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Why Arianna Huffington is leaving The Huffington Post

Arianna Huffington will leave behind an impressive, sometimes controversial, journalistic legacy as she leaves her post as editor-in-chief of the The Huffington Post.

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Arianna Huffington attends a session at the 2014 World Economic Forum in Davos. Ms. Huffington has announced she will soon step down from her role at the Huffington Post.

Denis Balibouse/Reuters/File

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Arianna Huffington, founder and the editor-in-chief of The Huffington Post, will step down in the next few weeks to work full time on her new health and wellness startup, Thrive Global.

Originally she planned to run Thrive Global while remaining in her position at the Huffington Post, as she had signed a contract to remain editor-in-chief through 2019.

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“I really thought I could do both, but as we started building it up, I realized that it really needed my full attention,” Ms. Huffington told The Wall Street Journal. “It is important to know when one door closes and another opens and I felt that moment had arrived.”

With Thrive Global, Huffington plans to help companies improve their employees' wellness. In the past few years, the Greek-born businesswoman and former political commentator has written a number of books on health and success, including “Thrive: The Third Metric to Redefining Success and Creating a Life of Well-Being, Wisdom, and Wonder,” and “The Sleep Revolution: Transforming Your Life, One Night at a Time,” and has given frequent talks on related topics.

As she exits journalism, Huffington leaves behind a sizable legacy in a quickly evolving field.

In creating The Huffington Post – one of the first forays into digital-only journalism, and a liberal alternative to the Drudge Report – Huffington combined the online worlds of bloggers and news aggregators with traditional print journalism.

"The goal was to fill a vacuum," she told AdWeek last fall, "to create a hybrid that was both a journalistic enterprise and a platform that would allow voices – some well-known and some not – to be heard."

HuffPo was also an early adapter of native advertising: custom content such as quizzes, lists, videos, infographics, and blog posts sponsored by companies as advertising, but imitating the tone or style of the host media outlet – a successful model for sites that get millions of views each day. Last September, for example, HuffPo received 86 million unique visitors to its site, although that represented a significant decrease from the previous year's 113 million, according to the International Business Times.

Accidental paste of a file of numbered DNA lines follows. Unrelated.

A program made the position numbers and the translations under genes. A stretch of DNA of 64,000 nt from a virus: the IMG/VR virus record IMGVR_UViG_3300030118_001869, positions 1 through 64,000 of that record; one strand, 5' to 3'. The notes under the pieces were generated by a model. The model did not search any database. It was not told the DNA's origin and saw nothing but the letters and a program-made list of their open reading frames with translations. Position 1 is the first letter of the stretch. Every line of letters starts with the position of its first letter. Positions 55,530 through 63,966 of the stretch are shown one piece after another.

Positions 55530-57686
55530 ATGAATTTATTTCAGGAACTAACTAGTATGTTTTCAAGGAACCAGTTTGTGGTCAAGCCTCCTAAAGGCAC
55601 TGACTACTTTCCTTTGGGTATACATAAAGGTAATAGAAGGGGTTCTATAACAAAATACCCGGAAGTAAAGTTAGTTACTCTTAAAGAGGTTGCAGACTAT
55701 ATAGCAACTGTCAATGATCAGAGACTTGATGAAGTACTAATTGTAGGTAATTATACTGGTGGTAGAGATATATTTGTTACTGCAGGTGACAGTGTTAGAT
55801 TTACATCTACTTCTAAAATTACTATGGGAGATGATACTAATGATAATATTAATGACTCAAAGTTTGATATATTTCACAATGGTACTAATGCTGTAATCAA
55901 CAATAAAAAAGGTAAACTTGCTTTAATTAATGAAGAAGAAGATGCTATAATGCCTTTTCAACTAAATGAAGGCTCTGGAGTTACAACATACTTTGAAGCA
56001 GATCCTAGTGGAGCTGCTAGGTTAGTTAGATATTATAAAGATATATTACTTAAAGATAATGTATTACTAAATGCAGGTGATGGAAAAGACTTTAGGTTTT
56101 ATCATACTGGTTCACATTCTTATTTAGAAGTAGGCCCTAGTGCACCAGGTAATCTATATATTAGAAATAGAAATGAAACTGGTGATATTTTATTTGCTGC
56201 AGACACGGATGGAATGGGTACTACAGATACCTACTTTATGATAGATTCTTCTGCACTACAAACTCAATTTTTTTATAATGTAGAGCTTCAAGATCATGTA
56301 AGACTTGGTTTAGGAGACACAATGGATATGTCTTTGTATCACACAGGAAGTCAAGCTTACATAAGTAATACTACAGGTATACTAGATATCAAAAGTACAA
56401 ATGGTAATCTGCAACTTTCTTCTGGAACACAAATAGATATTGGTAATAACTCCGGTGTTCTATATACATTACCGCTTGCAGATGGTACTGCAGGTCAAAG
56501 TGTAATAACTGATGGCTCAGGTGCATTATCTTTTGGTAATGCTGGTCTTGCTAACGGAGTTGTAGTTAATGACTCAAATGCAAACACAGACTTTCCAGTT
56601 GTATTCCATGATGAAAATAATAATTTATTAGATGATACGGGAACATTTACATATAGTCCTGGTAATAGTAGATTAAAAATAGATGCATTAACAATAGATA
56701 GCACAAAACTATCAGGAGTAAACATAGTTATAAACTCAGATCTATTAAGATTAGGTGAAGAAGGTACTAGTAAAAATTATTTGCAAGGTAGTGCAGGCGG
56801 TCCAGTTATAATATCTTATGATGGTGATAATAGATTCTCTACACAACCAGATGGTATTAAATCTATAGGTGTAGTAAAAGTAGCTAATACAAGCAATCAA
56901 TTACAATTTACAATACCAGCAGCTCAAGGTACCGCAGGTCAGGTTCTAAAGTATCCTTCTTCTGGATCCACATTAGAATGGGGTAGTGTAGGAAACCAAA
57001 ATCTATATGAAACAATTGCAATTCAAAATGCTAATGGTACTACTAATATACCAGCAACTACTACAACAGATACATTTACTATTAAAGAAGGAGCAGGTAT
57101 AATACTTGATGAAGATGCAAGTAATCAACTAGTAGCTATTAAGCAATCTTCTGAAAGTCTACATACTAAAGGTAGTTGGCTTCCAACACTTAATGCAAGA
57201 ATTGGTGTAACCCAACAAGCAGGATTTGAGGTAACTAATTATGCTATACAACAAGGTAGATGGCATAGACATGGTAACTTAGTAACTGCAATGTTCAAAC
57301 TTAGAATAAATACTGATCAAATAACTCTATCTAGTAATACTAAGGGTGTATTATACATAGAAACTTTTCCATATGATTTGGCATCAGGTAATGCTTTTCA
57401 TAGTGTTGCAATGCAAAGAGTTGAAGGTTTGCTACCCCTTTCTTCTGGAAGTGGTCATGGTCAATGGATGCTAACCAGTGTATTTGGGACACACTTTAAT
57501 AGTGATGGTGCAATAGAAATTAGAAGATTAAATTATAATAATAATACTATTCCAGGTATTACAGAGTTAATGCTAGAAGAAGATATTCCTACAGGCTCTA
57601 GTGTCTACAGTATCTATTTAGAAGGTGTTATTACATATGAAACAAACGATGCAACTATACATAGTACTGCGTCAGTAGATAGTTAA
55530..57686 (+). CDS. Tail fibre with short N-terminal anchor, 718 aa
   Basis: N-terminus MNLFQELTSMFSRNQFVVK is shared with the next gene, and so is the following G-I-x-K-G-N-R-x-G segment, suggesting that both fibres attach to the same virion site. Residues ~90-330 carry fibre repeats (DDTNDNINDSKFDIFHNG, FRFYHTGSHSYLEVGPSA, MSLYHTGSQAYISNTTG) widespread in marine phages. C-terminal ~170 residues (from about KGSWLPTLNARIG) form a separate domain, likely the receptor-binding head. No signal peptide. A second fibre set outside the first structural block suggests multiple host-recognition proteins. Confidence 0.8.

"Arianna has built a global digital brand at the most important inflection point in the history of media," Tim Armstrong, the chief executive of AOL, which acquired HuffPost in 2011 for $315 million, told The Wall Street Journal. "Building that brand has taken vision, leadership and an ability to change as the landscape changes."

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Her business model has come under fire, however, for not paying contributors – a particularly sore point for journalists, many of whom also worry about the industry-wide trend, which HuffPo helped launch, of relying on aggregated news. The site rationalizes its write-for-free policy by arguing that its massive audiences gives bloggers exposure they would not otherwise have, helping them land more lucrative gigs down the road. The model has since been replicated by outlets like Thought Catalogue and Bleacher Report. 

"The internet has democratized media in unprecedented ways," Huffington told New York magazine last month, saying that a "dramatically lowered" barrier to entry has allowed a far more diverse group of journalists and media figures to be heard. And for those who doubt that quality journalism can thrive in an increasingly digitized environment, she offers a different perspective. 

"We're way beyond the point of wondering whether the internet and quality journalism can coexist," Huffington added. "They can and they do. In so many ways, we’re living in a golden age of journalism, with no shortage of great journalism being done and no shortage of people hungering for it. So you have to be a champion of all the new possibilities, and I’m not only squarely in that camp, I feel I am in great company."


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